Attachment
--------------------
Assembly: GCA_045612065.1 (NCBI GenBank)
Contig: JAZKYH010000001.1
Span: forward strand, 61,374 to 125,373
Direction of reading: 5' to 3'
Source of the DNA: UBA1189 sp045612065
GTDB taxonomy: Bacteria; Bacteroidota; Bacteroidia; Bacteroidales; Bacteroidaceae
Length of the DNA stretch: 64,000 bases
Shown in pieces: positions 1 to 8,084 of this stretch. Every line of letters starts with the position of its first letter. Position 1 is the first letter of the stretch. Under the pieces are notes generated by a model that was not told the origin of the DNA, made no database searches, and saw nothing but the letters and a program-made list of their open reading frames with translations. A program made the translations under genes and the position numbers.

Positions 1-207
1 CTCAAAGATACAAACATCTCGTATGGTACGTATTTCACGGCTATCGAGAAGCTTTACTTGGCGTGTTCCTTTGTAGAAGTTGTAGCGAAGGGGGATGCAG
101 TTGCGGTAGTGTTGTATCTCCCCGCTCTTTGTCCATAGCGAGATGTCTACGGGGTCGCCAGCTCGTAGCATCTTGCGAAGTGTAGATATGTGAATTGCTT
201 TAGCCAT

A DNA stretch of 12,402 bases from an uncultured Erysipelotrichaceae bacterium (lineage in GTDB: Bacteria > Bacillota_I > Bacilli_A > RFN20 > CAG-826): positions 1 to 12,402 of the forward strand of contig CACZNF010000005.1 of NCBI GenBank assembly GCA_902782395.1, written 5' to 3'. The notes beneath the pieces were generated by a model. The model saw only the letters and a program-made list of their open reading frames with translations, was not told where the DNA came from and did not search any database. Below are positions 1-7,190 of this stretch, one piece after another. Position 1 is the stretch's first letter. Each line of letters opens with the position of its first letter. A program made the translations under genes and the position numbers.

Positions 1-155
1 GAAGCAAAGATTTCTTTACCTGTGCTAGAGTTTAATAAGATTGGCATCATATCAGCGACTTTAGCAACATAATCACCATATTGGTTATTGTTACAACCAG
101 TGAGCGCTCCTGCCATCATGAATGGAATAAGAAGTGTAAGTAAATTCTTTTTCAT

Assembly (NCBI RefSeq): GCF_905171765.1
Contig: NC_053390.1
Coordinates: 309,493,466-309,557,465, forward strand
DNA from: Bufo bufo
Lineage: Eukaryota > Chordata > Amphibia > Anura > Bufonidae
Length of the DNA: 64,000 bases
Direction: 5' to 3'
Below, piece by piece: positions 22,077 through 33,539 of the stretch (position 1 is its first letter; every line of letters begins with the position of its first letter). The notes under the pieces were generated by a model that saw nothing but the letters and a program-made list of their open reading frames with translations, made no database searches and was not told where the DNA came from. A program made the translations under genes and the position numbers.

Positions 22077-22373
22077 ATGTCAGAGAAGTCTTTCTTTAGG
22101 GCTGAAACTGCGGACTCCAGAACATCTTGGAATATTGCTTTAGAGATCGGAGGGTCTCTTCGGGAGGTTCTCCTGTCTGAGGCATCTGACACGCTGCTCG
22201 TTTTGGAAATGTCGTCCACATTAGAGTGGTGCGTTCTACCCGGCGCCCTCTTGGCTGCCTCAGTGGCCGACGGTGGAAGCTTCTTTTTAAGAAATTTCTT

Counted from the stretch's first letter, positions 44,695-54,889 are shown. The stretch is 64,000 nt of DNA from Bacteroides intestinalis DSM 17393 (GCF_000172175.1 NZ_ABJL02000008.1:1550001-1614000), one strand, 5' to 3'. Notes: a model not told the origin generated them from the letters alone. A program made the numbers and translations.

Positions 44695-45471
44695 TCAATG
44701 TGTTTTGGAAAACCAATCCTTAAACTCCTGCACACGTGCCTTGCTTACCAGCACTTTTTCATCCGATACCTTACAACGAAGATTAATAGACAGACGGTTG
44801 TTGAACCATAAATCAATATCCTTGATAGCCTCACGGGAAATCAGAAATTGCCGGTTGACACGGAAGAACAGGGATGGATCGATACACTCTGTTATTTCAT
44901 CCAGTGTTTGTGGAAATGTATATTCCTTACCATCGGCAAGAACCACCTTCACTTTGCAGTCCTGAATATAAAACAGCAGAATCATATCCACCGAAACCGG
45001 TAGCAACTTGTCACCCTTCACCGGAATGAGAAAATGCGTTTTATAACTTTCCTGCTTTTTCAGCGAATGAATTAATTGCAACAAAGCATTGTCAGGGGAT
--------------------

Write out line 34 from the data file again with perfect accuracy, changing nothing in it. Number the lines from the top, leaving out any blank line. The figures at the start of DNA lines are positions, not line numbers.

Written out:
44901 CCAGTGTTTGTGGAAATGTATATTCCTTACCATCGGCAAGAACCACCTTCACTTTGCAGTCCTGAATATAAAACAGCAGAATCATATCCACCGAAACCGG